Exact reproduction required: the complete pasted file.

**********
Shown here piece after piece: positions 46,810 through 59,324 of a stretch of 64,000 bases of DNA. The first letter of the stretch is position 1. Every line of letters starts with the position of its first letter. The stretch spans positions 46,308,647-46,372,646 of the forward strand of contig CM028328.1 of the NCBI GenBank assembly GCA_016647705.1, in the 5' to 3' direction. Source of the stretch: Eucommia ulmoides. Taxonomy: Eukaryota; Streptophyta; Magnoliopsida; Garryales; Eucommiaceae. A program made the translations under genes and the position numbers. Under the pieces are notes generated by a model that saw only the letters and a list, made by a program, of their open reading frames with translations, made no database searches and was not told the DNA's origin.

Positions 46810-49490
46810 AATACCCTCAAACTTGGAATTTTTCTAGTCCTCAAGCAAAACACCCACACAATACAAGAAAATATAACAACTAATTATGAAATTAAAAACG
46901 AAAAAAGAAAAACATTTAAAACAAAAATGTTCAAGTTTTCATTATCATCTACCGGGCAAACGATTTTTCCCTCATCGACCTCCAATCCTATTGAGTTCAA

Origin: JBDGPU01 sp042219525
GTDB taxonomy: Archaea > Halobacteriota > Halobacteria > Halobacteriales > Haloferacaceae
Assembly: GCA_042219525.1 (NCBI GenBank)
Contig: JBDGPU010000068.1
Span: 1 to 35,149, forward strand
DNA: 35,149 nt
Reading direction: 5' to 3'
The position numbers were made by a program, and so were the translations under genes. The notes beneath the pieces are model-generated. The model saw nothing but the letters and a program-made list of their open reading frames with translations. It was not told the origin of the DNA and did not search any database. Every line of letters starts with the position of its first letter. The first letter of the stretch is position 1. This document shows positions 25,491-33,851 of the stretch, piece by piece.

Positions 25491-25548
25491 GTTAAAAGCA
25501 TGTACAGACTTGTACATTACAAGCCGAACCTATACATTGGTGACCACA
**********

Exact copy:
Shown here piece after piece: positions 46,810 through 59,324 of a stretch of 64,000 bases of DNA. The first letter of the stretch is position 1. Every line of letters starts with the position of its first letter. The stretch spans positions 46,308,647-46,372,646 of the forward strand of contig CM028328.1 of the NCBI GenBank assembly GCA_016647705.1, in the 5' to 3' direction. Source of the stretch: Eucommia ulmoides. Taxonomy: Eukaryota; Streptophyta; Magnoliopsida; Garryales; Eucommiaceae. A program made the translations under genes and the position numbers. Under the pieces are notes generated by a model that saw only the letters and a list, made by a program, of their open reading frames with translations, made no database searches and was not told the DNA's origin.

Positions 46810-49490
46810 AATACCCTCAAACTTGGAATTTTTCTAGTCCTCAAGCAAAACACCCACACAATACAAGAAAATATAACAACTAATTATGAAATTAAAAACG
46901 AAAAAAGAAAAACATTTAAAACAAAAATGTTCAAGTTTTCATTATCATCTACCGGGCAAACGATTTTTCCCTCATCGACCTCCAATCCTATTGAGTTCAA

Origin: JBDGPU01 sp042219525
GTDB taxonomy: Archaea > Halobacteriota > Halobacteria > Halobacteriales > Haloferacaceae
Assembly: GCA_042219525.1 (NCBI GenBank)
Contig: JBDGPU010000068.1
Span: 1 to 35,149, forward strand
DNA: 35,149 nt
Reading direction: 5' to 3'
The position numbers were made by a program, and so were the translations under genes. The notes beneath the pieces are model-generated. The model saw nothing but the letters and a program-made list of their open reading frames with translations. It was not told the origin of the DNA and did not search any database. Every line of letters starts with the position of its first letter. The first letter of the stretch is position 1. This document shows positions 25,491-33,851 of the stretch, piece by piece.

Positions 25491-25548
25491 GTTAAAAGCA
25501 TGTACAGACTTGTACATTACAAGCCGAACCTATACATTGGTGACCACA